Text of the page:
Braxton Bragg, an American general in the confederate service, born in Warren county, N. C, about 1815. He graduated at West Point in 1837, was appointed lieutenant' of artillery, and served mainly in Florida till 1843, during the war with the Seminoles; from 1843 to 1845 he was stationed at Fort Moultrie, in Charleston harbor, and just before the breaking out of the war with Mexico was ordered to Texas. In May, 1846, he was made captain by brevet for gallant conduct in the defence of Fort Brown, and in June was made captain of artillery. He was present at the battle of Monterey, Sept. 21-23, and was breveted as major for gallant conduct there; and in 1847 he was breveted as lieutenant colonel for gallant conduct'in the battle of Buena Vista. From 1848 to 1855 he was engaged in frontier service at Jefferson Barracks, Mo., Fort Gibson, and Washita. In March, 1855, he was appointed major of cavalry, but declined, and received leave of absence. In January, 1856, he resigned his commission in the army, and retired to his plantation at Thibodeaux, La. In 1859-'61 he was commissioner of the board of public works of the state of Louisiana. When the civil war broke out, he joined the confederates, was appointed brigadier general, and placed in command at Pensacola. In February, 1862, he was made major general, and ordered to join the army of the Mississippi. He took part in the battle of Shiloh, April 6 and 7, was raised to the full rank of general in place of Gen. A. S. Johnston, killed at Shiloh, and after the evacuation of Corinth succeeded Gen. Beauregard in command of the department.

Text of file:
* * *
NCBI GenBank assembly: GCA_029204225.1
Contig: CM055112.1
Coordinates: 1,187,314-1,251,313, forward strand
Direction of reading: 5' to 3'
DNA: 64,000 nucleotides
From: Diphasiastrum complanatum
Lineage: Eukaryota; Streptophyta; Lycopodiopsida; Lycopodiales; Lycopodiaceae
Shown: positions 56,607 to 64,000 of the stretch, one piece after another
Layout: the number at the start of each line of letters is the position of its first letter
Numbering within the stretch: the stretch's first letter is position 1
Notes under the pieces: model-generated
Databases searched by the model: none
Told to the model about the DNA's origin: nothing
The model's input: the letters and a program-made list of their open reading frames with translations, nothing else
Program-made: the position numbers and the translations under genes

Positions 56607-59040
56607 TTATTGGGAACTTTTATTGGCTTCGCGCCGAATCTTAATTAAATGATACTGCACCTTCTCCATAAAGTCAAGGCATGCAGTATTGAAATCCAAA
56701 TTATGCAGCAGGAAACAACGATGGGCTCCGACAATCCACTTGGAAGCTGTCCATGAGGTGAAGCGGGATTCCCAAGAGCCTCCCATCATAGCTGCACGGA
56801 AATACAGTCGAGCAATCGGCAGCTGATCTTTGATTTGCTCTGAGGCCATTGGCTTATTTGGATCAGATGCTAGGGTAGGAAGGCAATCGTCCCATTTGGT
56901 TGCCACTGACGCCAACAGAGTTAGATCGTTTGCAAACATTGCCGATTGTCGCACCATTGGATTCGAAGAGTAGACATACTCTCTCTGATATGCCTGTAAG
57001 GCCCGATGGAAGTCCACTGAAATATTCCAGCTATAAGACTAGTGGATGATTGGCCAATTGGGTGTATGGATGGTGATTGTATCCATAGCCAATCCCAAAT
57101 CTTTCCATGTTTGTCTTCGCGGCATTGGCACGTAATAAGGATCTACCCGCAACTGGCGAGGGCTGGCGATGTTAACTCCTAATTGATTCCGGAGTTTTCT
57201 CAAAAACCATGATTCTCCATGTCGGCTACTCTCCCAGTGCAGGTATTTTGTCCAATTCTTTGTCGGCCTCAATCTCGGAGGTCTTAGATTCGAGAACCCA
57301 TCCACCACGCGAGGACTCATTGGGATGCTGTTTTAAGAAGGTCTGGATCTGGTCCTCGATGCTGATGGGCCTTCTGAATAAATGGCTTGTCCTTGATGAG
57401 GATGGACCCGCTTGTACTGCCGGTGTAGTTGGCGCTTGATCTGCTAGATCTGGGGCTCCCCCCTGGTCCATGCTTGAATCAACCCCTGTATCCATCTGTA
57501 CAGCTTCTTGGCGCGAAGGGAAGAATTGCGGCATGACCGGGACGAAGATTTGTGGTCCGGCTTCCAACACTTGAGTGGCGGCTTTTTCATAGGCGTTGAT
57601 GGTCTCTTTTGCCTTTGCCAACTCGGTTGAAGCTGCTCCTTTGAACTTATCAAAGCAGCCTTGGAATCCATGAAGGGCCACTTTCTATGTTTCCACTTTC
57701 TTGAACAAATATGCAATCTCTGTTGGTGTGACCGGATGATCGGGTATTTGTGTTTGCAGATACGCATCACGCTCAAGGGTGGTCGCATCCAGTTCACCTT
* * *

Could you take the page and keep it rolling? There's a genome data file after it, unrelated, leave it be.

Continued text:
In August he left Tennessee at the head of a strong force, and entered Kentucky, but after the battle of Perryville, Oct.. 8, was forced to retreat, carrying with him a vast amount of supplies and many recruits from Kentucky. He was removed from his command and placed under arrest, but was soon restored, and resumed command of the force opposed to the federal army under Rose-crans. He was checked by Rosecrans in the protracted contest of Stone river or Murfrees-boro, Dec. 26, 1862, to Jan. 2, 1863, again encountered and defeated him at Chickamauga, Sept. 19-20, 1863, but was decisively defeated by Gen. Grant at Chattanooga, Nov. 23-25. Shortly afterward he was relieved from command and called to Richmond, where for a time he acted as military adviser to President Davis, with whom he was a favorite. In the autumn of 1864 he led a small force from North Carolina to Georgia, to operate against Sherman, but without success.